This is The Schorlarly Kitchen post that prompted these thoughts!

This one is dedicated to the parents out there. In this recently rediscovered clip of Mary Carillo’s rant about backyard badminton, every parent can take a moment to recall a day like this, which has certainly occurred at your house or at a house near you. Best line? There are many, but my vote goes for, “Then you see Christopher Berg — and it’s always Christopher Berg”.

Mary Carillo demonstrates in this video some of the cultural universals of play and playfulness. The video started out as a run of the day report from the 2004 Olympic Games and evolved into an absolutely delightful improvised story about backyard badminton. It is a story that will resonate with any parent and teacher. (Please excuse the quality of the audio!)

I thought it was a wonderful playful story about playfulness. It took me back to a remarkable experience my two children and I had in a park in Monmouth in South Wales in the mid 1990s. It was our first attempt to collect some conkers (horse chestnuts) in the park. We were happily throwing sticks at the conkers in the tree with very little success when I caught a glimpse of a policeman approaching.

Thinking we had broken some local bye-law we awaited our fate with trepidation. When the policeman got to us and uttered that time honoured line “Ullo, ullo, what’s going on here then?” We admitted that we were failed conker getters. I am not sure if it was the sad look on the children’s faces but the policeman decided to help us.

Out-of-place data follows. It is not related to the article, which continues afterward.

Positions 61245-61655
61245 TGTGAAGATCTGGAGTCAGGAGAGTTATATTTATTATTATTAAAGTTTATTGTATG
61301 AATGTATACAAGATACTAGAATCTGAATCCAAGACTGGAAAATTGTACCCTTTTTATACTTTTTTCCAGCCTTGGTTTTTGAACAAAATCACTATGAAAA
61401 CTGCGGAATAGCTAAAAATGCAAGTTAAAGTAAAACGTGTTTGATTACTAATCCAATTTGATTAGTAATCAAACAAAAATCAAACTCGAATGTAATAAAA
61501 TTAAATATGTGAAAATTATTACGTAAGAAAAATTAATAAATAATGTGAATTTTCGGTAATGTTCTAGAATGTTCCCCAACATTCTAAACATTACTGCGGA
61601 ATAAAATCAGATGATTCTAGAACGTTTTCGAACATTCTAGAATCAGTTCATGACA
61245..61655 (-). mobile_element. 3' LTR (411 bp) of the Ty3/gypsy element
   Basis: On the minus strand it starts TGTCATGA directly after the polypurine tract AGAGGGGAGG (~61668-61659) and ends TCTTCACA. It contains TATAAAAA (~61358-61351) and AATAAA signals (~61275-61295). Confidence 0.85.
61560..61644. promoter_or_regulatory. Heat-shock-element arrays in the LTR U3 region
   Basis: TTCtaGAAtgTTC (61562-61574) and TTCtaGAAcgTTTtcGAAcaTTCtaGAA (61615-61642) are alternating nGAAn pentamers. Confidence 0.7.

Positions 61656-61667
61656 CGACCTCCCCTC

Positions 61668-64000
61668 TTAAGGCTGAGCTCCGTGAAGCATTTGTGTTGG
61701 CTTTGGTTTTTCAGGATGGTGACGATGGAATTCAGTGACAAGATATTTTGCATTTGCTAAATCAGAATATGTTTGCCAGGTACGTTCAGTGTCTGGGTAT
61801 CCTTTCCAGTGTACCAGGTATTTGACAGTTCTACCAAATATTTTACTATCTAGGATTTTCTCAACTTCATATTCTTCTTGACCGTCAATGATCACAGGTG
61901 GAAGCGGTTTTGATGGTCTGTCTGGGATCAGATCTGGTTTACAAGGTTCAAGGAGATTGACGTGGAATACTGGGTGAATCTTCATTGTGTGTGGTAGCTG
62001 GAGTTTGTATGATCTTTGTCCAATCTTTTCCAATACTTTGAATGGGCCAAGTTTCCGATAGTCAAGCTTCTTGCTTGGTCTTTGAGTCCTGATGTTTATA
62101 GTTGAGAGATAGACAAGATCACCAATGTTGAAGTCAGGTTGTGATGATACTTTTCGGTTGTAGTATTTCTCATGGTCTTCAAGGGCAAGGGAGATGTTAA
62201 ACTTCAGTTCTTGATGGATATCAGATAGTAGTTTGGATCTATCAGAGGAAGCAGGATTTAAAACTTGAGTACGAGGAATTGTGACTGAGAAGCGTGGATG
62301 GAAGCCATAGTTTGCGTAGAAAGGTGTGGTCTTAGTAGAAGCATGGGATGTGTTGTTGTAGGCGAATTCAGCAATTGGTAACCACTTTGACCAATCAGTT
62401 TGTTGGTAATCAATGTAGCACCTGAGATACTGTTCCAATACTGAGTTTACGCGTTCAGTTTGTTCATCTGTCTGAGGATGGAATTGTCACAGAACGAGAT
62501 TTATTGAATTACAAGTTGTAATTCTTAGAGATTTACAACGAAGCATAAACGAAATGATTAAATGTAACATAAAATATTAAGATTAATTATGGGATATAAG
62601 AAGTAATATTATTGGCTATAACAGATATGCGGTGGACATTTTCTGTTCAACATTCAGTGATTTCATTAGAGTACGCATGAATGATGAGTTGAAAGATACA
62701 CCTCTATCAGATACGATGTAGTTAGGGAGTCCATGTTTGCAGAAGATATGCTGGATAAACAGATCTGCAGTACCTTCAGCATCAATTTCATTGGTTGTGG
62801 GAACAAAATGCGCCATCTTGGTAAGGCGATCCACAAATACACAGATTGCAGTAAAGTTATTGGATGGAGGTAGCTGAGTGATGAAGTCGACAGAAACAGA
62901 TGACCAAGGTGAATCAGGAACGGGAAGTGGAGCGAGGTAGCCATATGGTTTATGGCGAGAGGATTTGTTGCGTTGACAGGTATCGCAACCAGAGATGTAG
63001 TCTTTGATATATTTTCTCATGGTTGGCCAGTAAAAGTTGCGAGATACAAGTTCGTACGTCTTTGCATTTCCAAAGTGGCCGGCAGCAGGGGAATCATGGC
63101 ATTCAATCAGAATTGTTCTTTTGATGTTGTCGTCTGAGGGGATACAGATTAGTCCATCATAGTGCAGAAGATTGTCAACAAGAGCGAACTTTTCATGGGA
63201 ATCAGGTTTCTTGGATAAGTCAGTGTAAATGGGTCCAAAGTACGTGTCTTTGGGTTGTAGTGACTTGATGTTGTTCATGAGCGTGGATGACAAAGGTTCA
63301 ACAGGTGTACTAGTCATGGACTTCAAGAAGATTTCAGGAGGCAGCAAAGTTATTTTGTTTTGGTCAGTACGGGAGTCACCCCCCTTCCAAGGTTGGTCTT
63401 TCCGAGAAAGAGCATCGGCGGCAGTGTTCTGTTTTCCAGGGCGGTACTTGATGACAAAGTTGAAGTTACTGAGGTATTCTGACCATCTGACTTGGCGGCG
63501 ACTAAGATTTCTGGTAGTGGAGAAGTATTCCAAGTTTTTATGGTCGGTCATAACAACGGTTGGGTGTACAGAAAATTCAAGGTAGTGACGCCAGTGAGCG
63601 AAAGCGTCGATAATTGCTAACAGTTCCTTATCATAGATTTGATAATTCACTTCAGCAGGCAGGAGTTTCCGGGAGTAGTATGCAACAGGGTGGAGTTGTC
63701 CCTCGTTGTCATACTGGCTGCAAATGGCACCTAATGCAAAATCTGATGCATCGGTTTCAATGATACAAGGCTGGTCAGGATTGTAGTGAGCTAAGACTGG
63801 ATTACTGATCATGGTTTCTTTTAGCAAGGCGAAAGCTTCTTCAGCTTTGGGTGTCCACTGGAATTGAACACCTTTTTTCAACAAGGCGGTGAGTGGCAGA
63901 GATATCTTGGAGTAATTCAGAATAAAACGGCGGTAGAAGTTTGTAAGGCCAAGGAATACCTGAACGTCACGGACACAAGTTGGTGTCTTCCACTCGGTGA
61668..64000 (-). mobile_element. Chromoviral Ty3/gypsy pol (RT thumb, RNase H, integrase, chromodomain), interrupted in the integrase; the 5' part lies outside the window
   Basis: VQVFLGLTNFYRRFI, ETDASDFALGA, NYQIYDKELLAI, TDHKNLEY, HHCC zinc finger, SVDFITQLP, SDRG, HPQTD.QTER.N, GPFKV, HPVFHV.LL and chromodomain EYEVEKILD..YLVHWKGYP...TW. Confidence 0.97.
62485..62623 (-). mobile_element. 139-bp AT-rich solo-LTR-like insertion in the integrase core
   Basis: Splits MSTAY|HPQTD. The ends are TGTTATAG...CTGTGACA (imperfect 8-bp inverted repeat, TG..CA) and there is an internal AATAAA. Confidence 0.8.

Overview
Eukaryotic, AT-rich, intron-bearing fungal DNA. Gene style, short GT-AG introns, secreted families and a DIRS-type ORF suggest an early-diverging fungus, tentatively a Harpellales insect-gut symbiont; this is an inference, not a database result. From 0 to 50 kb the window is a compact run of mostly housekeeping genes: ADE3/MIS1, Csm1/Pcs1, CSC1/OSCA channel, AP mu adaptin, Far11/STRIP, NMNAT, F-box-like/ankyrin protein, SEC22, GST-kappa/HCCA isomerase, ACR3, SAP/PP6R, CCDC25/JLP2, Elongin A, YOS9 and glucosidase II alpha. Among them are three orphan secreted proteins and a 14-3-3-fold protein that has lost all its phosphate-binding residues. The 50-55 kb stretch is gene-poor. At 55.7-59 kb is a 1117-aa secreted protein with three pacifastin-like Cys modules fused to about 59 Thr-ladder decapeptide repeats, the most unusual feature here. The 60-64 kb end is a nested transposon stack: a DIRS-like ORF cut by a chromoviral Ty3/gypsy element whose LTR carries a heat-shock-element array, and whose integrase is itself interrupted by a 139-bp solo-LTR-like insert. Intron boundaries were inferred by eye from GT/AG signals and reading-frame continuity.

I have no idea what possessed him to throw his helmet into the tree but he did … and it failed to come down. Heroically he decided to throw his truncheon after it … and that got stuck too. At this point the children and I were desperately trying not to laugh but we were caught up in that uncontrollable fight with and enormous laugh trying to break out that sounds like a very large vehicle’s air brakes.

To his great credit the policeman did not give up and asked me to give him a bunk up into the tree to retrieve his equipment. I did so but to my great dismay he wedged his foot in the bowl of the tree. I am not sure if you have ever been in this situation but I wonder what message you would send on a police radio you are not supposed to use to request the fire brigade to extricate a policeman from a tree he should not be in retrieving equipment that should not have left his person.

Mary Carillo brought these memories back so vividly!

Photo Credit

Badminton (33)